Employee feedback sounds too good to be true. No company is perfect, which means that an absence of criticism could signal a bigger cultural issue like lack of empowerment and a fear of retaliation against perceived criticism. Companies should proactively seek input from their employees on a regular basis and make a point to highlight what changes are made as a result, and employees should feel empowered to share their candid feedback without fear of personal retribution. This includes reporting instances of ethical violations.
Ignoring the fresh perspective of new hires. Every industry has a different definition of what "healthy" employee attrition means. If your organization sees higher turnover than industry standards, there is an opportunity to take a step back and figure out why. Exit interview data can be a goldmine for this type of information. Keep in mind, though, that employees leaving an organization may not be willing to say much during exit interviews if they don't think the organization is willing to change for the better. Glassdoor can also be a helpful window into what former employees say about the corporate culture and work environment. High turnover among recent hires brought in to be change agents can be an indicator that the organization isn't willing to hear new ideas, be inclusive, or adapt to its changing environment.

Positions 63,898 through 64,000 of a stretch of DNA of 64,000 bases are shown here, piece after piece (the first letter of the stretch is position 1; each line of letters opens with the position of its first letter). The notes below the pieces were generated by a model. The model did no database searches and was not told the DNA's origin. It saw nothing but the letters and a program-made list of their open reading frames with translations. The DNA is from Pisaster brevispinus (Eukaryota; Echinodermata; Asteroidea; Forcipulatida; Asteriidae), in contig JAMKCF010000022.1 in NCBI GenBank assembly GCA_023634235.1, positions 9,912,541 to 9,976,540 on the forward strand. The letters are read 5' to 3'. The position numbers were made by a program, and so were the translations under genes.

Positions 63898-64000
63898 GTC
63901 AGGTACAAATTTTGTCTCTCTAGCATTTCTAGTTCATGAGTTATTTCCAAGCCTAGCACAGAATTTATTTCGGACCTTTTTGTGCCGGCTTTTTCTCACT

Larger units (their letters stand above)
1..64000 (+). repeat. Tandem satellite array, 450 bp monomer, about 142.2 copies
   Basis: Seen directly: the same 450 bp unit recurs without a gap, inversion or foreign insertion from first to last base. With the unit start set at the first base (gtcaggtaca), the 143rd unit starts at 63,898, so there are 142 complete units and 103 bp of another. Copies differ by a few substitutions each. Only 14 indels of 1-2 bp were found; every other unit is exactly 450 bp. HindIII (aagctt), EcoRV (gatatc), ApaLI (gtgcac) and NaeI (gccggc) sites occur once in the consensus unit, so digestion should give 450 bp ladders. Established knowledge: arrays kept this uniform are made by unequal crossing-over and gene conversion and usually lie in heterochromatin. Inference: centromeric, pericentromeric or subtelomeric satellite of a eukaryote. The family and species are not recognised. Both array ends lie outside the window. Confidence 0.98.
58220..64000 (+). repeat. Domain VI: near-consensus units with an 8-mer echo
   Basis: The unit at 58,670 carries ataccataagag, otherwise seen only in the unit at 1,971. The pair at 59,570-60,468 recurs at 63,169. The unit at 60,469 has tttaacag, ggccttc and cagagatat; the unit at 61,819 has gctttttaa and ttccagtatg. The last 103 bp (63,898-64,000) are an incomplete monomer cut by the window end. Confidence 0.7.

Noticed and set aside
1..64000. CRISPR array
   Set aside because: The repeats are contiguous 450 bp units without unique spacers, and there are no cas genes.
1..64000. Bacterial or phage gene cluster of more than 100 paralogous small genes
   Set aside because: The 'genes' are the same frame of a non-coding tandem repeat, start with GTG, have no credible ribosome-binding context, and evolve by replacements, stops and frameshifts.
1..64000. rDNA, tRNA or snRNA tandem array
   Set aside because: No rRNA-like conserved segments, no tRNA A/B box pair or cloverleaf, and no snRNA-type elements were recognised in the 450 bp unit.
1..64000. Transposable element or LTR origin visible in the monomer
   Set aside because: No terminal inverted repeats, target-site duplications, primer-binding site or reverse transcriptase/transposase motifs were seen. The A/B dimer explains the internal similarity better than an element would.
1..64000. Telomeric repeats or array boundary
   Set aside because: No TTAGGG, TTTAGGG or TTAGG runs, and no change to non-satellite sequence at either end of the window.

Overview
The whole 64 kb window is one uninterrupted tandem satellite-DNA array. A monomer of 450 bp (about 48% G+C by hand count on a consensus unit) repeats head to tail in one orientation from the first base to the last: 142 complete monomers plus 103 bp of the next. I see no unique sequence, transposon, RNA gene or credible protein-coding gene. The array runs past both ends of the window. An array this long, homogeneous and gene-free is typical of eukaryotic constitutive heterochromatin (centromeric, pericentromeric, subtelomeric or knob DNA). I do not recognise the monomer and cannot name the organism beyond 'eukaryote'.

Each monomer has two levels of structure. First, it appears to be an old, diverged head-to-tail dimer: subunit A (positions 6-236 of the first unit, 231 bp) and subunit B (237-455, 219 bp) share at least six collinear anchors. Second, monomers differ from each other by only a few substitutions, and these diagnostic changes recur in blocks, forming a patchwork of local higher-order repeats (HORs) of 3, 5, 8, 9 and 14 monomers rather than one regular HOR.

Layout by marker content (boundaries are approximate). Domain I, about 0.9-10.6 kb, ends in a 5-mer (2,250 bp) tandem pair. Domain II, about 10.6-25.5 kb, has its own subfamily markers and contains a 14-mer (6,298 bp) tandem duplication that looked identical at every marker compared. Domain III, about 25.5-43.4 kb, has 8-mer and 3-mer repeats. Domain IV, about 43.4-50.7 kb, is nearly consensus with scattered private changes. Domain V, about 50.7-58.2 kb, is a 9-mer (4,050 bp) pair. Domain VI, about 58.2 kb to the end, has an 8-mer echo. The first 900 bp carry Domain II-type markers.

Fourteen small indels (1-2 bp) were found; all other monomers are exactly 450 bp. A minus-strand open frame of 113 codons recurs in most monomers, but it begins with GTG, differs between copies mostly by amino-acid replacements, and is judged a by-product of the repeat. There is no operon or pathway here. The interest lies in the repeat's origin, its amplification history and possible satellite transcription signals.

Assuming that old and reliable ways of working will help hedge against a reputational risk is dangerous. Instead, think about how elements of your current organizational culture could restrict your company from being able to adapt and respond to the external environment, industry shifts, and disruptive market forces.
Company values, and the culture that stems from them, should be at the center of your organization's reputational risk management strategies to help steer through the ambiguity of today's environment, and well beyond.
Samantha Weiner is a director in the employee engagement and change management practice at Weber Shandwick.